SUSTAINABLE DEVELOPMENT THANKS TO THE DATA FOOTPRINT ​ Since the start of the COVID-19 pandemic, companies have had to accelerate their digital transformation. This implies increased investments, so substantial that they require C-level support. The stakes are high for organizations. From accelerating sales to optimizing operational processes, digital impacts the value chain in every aspect. If the digital revolution generates an inevitable modernization of companies and a hope of value generation, it also provokes a major challenge for organizations: Data. ​ Data from transactions, customers, products, etc. invades the daily operations of organizations, constituting a potentially valuable asset, but above all an important challenge in terms of governance and management. Organizations must increase the understanding of these data as part of their transformation. ​ In the very short term and in an uncertain time, data becomes more crucial than ever to identify the levers of performance of companies. Optimizing costs, increasing business revenues, and driving process efficiency are all initiatives based on the availability of relevant data. As the decision cycles accelerate, many decision-makers will no longer be able to drive their businesses with approximate and often inaccurate data. Having good data - and just in time - has become a pressing necessity. But this prospect seems attainable only if the data heritage is better mastered. This is precisely the purpose of the "Data Footprint" method designed by Kearney and Essec. Evaluating the data footprint now constitutes an essential approach to secure investments and increase control over data assets. ​ The Data Footprint approach introduces a virtuous practice that aims to understand the data heritage, risks, challenges and limits linked to data within organizations. The Data Footprint is an evaluation process based on a 360° analysis of the data required as part of a company initiative steered by the entity in charge of Data Governance. ​ The aim of the Data Footprint is to assess the data assets to establish a risk assessment score. Based on multiple dimensions of analysis such as data quality or security, our method allows a quantified assessment of the data heritage in an organization. Today, the data heritage is still poorly controlled and exploited in many companies. What is the quality level of critical data sets in the organization (e.g customers/suppliers’ data)? What is the level of risk associated? What is the degree of control and ownership of data in the organization? These questions are often asked by decision makers without concrete answers based on a structured assessment. The complexity of information systems combined with the lack of governance make the data equation often complex and costly. ​ The Data Footprint allows companies to get a tangible data assessment across multiple dimensions in order to establish a risk score. The purpose of such a measure is to be able to accurately assess areas of weakness and to monitor data heritage improvements. The approach also allows internal and external benchmarks based on a standardized analysis grid. The strategy for implementing a Data Footprint should be progressive while focusing on the critical data sets in the context of companies’ major programs, projects or business transformation initiatives. The approach should involve several collaborators, at least representatives of business lines and IT, who jointly use a score sheet based on the following five dimensions:accessibility and availability,quality, ownership,risks, and identification of the future users. The overall score calculated on these five dimensions can range between 0 and 15, the lower the score the higher the risk related to the enterprise initiative. Consider as an example a company specializing in the distribution of electronic equipment to the general public through its distribution network of more than 2,000 stores. As part of its data strategy, the company decides to launch a priority project that deploys a “Customer-centric” approach in order to increase customer value. The objective is to capture a better understanding of customer preferences in order to meet their expectations. The company anticipates a significant potential risk linked to data (availability, quality, etc.) and decides to launch a Data footprint approach. The total Data risk score for this company was less than 5 in the evaluation exercise. On the recommendation of the Chief Data Officer in agreement with the rest of the team, the decision to launch the project is postponed pending the implementation of a specific data related action plan. This approach allowed the company to apprehend a major risk related to data on this project. Indeed, a rapid launch of this project without prior assessment would have potentially led to failure with economic consequences (losses estimated at a few hundred thousand euros). The approach also made it possible to initiate collaborative work around the data over the entire duration of this assessment (one month), and thus avoiding internal misunderstandings about the responsibilities of the various stakeholders (Business lines, IT teams, etc.). Finally, a clear action plan could be drawn justifying the investment of technical and human resources to upgrade the information system. ​ by Jeroen Rombouts , 19.10.20 ​ Source : Knowledge Lab Essec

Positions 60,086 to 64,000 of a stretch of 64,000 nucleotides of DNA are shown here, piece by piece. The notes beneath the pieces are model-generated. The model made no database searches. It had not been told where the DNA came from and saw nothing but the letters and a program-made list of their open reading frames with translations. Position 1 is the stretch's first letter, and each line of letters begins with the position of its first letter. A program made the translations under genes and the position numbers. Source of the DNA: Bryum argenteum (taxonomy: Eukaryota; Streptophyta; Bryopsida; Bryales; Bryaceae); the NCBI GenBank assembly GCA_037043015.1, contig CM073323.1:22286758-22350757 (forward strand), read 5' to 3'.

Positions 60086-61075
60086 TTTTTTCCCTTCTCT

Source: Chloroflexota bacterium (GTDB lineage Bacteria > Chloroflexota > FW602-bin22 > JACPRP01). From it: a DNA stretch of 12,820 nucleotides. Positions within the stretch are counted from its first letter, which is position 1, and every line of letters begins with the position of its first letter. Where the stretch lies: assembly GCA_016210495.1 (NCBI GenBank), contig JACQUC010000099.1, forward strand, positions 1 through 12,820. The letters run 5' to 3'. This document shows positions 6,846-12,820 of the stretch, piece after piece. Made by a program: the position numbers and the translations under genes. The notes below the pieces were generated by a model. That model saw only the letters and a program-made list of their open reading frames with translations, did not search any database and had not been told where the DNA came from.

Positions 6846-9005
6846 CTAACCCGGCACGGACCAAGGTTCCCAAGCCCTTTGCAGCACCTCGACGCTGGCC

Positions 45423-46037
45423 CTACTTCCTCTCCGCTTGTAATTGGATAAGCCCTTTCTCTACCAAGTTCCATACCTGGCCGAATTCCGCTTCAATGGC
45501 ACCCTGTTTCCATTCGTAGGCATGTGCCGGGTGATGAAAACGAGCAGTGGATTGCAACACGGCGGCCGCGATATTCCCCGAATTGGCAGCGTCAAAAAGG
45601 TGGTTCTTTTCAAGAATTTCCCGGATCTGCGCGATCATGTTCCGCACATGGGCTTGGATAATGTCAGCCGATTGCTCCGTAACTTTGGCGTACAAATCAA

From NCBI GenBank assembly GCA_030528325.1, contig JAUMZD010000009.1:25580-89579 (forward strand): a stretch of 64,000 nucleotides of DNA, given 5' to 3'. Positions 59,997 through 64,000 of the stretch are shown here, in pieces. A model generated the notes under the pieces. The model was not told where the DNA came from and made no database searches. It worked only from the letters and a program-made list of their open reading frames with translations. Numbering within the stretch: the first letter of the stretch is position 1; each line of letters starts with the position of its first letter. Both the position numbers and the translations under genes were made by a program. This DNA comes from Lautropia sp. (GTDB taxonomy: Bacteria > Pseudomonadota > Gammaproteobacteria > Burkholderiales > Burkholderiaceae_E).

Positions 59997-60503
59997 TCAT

• Cookie Policy - Feyz International